This year we are commemorating the five-hundredth anniversary of the birth of one of the great figures in the history of medicine. The fame and significance of Andreas Vesalius rest almost entirely on one book: his monumental De humani corporis fabrica, first published in 1543. The De fabrica (as it is commonly referred to) is chiefly celebrated for its splendid woodcut illustrations that introduced art to anatomy, and set the standard for all future anatomical illustration. The enduring significance of the illustrations is attested by the fact that they were still being copied and imitated two hundred years after their first appearance.
In addition to its illustrations, De fabrica is also a vitally important text, universally regarded as the cornerstone for the study and teaching of human anatomy. Vesalius presented anatomical knowledge from the standpoint of direct and accurate observation, that was a considerable advance on what had gone before. He also introduced a new approach and methodology for the teaching of anatomy, and provided a manual on dissection. The beautifully rendered woodcuts blend elegantly with the printed text, resulting in a masterpiece of the printer’s art - the perfect marriage of text and illustration. De fabrica is without doubt one of the splendours of Renaissance scientific book making.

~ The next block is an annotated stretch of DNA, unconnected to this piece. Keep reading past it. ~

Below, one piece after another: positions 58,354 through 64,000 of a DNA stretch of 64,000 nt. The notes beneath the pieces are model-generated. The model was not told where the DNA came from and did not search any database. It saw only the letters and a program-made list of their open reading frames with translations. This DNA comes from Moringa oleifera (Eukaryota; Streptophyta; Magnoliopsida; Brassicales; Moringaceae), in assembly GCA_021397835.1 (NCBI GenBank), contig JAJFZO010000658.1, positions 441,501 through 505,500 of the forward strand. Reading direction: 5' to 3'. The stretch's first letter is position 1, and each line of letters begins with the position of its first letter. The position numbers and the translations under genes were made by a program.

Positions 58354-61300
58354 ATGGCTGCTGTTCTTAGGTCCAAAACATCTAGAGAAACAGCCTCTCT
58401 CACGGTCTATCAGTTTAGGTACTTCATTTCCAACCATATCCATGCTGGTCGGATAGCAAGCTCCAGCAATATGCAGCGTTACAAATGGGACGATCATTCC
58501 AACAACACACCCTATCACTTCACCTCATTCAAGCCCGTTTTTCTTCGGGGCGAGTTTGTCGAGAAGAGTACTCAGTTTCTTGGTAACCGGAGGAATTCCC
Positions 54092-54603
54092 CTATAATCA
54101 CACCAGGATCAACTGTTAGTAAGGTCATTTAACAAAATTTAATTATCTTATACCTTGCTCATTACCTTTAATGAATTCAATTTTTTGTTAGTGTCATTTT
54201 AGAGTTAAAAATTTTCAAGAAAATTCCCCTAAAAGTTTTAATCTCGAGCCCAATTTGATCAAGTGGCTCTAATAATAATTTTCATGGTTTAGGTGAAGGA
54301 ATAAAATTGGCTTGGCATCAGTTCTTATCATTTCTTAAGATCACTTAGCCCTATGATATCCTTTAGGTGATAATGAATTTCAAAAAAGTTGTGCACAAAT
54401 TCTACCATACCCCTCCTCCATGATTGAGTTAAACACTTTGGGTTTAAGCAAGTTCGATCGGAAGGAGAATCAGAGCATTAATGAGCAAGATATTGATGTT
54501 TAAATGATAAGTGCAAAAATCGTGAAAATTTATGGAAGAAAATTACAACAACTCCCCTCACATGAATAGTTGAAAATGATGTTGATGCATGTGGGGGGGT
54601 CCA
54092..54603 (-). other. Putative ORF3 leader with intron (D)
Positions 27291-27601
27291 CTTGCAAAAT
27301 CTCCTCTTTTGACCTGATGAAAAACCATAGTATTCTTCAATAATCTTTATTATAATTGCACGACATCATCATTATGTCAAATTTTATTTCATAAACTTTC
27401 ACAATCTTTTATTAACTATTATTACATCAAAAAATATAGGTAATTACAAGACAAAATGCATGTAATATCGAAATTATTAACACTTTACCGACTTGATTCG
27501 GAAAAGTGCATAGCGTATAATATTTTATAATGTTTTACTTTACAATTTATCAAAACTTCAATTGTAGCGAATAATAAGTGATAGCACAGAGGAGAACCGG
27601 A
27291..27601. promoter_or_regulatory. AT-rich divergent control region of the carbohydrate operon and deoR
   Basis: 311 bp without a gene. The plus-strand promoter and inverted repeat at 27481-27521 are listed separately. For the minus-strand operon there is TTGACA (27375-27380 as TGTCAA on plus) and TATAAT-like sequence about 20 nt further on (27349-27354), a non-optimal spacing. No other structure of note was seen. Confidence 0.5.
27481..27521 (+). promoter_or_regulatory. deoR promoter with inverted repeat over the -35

This exhibition is curated by Fisher Librarian Philip Oldfield. Below is a video he narrates on the importance of Vesalius, Fabrica and the exhibition as a whole.
He will also be conducting free guided tours the first Thursday of every month at 6 pm. The tour dates are: